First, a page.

"With a keen eye for telling detail, a concern for the choices of individual leaders, and careful judgments, Leffler generates a narrative that carries the reader along as it develops important new ideas. This landmark study transcends many of our standard arguments about the Cold War to focus on what it was really about. Driving much of the maneuvering for security and advantage was the struggle over which political system could meet peoples needs and produce a better society."—Robert Jervis, Columbia University

"This is a lively and very wise book on the Cold War from its beginning to its end. Concentrating on five critical intervals in the history of Soviet-American rivalry, Melvyn P. Leffler, one of the Wests leading authorities on U.S. foreign policy, mines a wealth of new sources for this fresh and stimulating analysis of Cold War crises. The portraits of Cold War leaders, both Soviet and American, are convincingly and elegantly drawn. As illustrated by Leffler, their travails and successes demonstrate how important leadership is in maintaining peace in an unstable world."—Norman M. Naimark, Stanford University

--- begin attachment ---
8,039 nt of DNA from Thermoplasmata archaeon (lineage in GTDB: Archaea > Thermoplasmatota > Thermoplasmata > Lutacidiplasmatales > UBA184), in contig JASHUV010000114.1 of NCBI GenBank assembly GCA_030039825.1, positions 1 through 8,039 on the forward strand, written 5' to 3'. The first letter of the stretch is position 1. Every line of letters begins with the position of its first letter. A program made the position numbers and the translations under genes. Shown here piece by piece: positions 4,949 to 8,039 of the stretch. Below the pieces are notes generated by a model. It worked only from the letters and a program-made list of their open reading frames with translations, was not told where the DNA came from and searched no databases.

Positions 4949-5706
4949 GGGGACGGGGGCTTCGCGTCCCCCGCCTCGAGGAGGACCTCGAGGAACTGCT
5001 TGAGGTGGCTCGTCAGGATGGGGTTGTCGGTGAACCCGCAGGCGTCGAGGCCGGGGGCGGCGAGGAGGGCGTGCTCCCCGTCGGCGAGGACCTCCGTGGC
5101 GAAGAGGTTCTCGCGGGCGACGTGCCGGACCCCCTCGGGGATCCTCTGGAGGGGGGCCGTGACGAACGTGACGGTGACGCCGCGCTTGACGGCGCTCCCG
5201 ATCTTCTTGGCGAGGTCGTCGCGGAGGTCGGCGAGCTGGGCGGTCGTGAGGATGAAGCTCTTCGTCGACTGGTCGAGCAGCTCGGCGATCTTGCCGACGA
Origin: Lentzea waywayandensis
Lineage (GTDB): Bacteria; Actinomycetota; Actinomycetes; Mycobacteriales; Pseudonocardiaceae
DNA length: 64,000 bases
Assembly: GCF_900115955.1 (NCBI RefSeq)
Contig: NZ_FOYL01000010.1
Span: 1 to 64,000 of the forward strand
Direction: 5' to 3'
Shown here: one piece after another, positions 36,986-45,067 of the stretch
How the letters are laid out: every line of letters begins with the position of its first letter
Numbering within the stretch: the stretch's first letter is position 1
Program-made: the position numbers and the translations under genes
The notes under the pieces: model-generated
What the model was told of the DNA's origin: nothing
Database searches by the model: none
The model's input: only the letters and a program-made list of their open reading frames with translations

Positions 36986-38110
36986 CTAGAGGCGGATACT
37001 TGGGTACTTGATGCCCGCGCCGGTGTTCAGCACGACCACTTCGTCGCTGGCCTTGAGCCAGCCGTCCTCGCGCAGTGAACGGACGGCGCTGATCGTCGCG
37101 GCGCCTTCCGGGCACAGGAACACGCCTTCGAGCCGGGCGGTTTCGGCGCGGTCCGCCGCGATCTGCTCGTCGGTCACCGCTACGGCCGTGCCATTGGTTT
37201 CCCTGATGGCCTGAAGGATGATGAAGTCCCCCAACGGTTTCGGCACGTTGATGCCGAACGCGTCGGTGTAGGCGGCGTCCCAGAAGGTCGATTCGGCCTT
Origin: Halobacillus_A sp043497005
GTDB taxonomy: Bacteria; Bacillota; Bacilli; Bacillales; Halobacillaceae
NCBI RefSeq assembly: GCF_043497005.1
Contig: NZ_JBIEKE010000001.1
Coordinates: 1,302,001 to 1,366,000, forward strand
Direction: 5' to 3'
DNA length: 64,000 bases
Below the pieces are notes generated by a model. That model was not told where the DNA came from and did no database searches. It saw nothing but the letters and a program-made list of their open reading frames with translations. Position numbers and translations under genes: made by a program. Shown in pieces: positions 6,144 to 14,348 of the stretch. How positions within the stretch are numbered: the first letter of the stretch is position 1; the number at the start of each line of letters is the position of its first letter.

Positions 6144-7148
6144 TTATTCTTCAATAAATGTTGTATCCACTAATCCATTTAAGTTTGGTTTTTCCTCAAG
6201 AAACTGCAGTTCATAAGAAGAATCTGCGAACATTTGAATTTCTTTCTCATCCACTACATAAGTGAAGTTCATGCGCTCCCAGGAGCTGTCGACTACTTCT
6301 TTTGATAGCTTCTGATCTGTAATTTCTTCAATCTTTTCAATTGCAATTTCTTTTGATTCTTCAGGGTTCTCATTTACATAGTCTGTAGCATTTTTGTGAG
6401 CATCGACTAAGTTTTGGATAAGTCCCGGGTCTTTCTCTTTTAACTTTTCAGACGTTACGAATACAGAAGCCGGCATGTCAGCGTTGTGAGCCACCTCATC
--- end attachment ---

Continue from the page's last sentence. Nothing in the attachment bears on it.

"Melvyn Leffler does an excellent job of surveying key phases of the Cold War. His analytical perspective, emphasizing both structure and agency, is illuminating throughout. The book is sophisticated and erudite but also engagingly written and lively. For the Soul of Mankind will appeal to general readers as well as to experts and university students, and will be a standard text in classes dealing with the Cold War."—Mark Kramer, Harvard University

"There will never be a last word on why the Cold War began and why it ended, but Mel Lefflers book is certainly the latest word—based on accumulated American and now Soviet sources. Leffler avoids the pitfalls of the older revisionism, which blamed the U.S. for the conflict, and of Cold War triumphalism, which saw the Soviet Union's collapse as testimony to American steadfastness in the face of Soviet obduracy. His is a story of two nations whose leaders, haunted by very different fears of a recurrent past, at crucial junctures perpetuated the conflict and made it insoluble. The Cold War ended, finally, when two remarkable men, Mikhail Gorbachev and Ronald Reagan, were able to recognize what was unfounded in their fears of each other."—John B. Judis, author of The Folly of Empire